So instead of reading it from the header parameter Authorization that Signpost puts into the request when you pass it on to be signed, for instance [Authorization: OAuth oauth_consumer_key="USER", oauth_nonce="4027096421883800497", oauth_signature="Vd%2BJEb0KnUhEv1E1g3nf4Vl3SSM%3D", oauth_signature_method="HMAC-SHA1", oauth_timestamp="1363100774", oauth_version="1.0"], the services where trying to read the query string, for example http://myservice.mycompany.com?oauth_consumer_key=USER&oauth_nonce=4027096421883800497&oauth_signature=Vd%2BJEb0KnUhEv1E1g3nf4Vl3SSM%3D&oauth_signature_method=HMAC-SHA1&oauth_timestamp=1363100774&oauth_version=1.0.

The problem with this is that when I tried to sign the url and then build a HttpPost request with it, the url got a basestring with the prefix GET instead of POST which gave another signature then the one the service computed. Signpost isn't doing anything wrong, its url signing method is just by default set to GET with no other possibility available out of the box. This is so because you should read header parameters when doing POST, not the query string (Going to egg the house of that "colleague" of mine), and Signpost adds these when signing request which you should do when doing POST.

The signingbasestring can be observed in the SigningBaseString class method generate in Signpost.


Now this is how I did it, but other ways may be possible or even better.

  1. Get the signpost source code and add it to your project. Can get it here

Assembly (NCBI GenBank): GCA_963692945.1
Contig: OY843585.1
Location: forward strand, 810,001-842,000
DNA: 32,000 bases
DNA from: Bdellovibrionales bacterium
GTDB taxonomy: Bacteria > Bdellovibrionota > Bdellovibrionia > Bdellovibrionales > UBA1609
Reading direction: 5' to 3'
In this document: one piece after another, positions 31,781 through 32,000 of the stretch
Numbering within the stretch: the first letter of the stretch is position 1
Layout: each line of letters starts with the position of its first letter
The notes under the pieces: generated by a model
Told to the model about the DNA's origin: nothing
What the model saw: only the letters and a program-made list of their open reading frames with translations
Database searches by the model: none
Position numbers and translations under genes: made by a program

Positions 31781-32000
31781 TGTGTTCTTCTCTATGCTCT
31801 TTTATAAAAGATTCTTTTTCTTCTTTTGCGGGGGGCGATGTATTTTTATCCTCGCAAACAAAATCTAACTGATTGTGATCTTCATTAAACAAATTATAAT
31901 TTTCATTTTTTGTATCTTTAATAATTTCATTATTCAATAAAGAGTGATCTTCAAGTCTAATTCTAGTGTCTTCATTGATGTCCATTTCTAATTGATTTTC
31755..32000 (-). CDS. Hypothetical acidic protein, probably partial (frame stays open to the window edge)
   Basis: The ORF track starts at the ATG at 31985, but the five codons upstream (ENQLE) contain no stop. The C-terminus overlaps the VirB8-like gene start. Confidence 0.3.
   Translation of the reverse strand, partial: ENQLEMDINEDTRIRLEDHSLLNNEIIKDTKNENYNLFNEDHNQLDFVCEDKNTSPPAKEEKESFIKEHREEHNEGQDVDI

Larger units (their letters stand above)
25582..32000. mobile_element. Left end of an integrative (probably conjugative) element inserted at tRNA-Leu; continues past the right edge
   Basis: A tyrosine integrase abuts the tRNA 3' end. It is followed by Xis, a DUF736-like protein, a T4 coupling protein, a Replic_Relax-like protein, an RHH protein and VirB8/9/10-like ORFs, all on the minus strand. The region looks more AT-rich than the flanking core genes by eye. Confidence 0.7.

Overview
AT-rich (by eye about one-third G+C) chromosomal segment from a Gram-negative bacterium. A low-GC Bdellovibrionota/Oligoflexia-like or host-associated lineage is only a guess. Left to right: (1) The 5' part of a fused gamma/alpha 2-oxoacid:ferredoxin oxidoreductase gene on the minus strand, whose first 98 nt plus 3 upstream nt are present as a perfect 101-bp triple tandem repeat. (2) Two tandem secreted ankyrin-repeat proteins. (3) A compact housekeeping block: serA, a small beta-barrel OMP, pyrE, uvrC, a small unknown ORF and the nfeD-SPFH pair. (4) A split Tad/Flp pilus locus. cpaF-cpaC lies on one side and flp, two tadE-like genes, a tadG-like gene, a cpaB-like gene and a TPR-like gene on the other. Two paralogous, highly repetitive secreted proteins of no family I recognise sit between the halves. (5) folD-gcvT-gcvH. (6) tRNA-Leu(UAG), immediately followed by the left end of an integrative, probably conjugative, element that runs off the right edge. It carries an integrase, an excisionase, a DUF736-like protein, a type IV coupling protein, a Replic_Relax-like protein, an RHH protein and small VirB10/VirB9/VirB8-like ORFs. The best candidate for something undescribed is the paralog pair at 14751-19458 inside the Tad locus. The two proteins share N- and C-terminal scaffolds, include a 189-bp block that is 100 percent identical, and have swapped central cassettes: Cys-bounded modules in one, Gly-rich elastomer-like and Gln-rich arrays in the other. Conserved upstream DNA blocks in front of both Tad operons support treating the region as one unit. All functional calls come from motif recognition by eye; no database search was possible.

2. Locate the OAuthConsumer class and change the signing method so that you can pass on information that the request should be POST. In my case I added a boolean like so public String sign(String url, boolean POST)
  3. Now you need to change the sign method in the AbstractOAuthConsumer class, which CommonsHttpOAuthConsumer and DefaultOAuthConsumer extend. In my case I added the boolean variable to the method and the following if(POST) request.setMethod("POST"); right before the method calls sign(request);
  4. Now the request is a Signpost specific object, HTTPRequest, so this will throw an error. You'll need to change it and add the method public void setMethod(String method);.
  5. This will cause an error in the following classes HttpURLConnectionRequestAdapter, HttpRequestAdapter and UrlStringRequestAdapter. You'll need to add the method implementation to them all, but in different flavors. For the first you'll add

    public void setMethod(String method){
    try {
     } catch (ProtocolException e) {

    for the second you'll add

    public void setMethod(String method){
       try {
           RequestWrapper wrapper = new RequestWrapper(this.request);
           request = wrapper;
       } catch (org.apache.http.ProtocolException e) {

    and for the last you'll add

    public void setMethod(String method){
       mMethod = method;

    Be warned that I've only used and tried the first and last. But this at least gives you an idea about how to fix the problem, if you are having the same one as I.

Hope this helps in anyway.


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"Hallelujah. You're my savior, man. My own personal Jesus Christ." – antongorodezkiy Nov 26 '13 at 0:21
Thanks Hrafn, this solved my case as well. Great tweak!!!! – user1356042 Sep 9 '14 at 18:13
works great. AbstractOAuthConsumer class gives abstract method first i generated jar abstract method not override error, removed the sign method code and just override again and worked. – ud_an Nov 4 '14 at 1:19

Signing POST requests using oauth-signpost and HttpURLConnection is doable, but it requires a bit of a hack:

The trick is to percent-encode the POST parameters, and add them to the OAuth library using method setAdditionalParameters().

See this article for an example.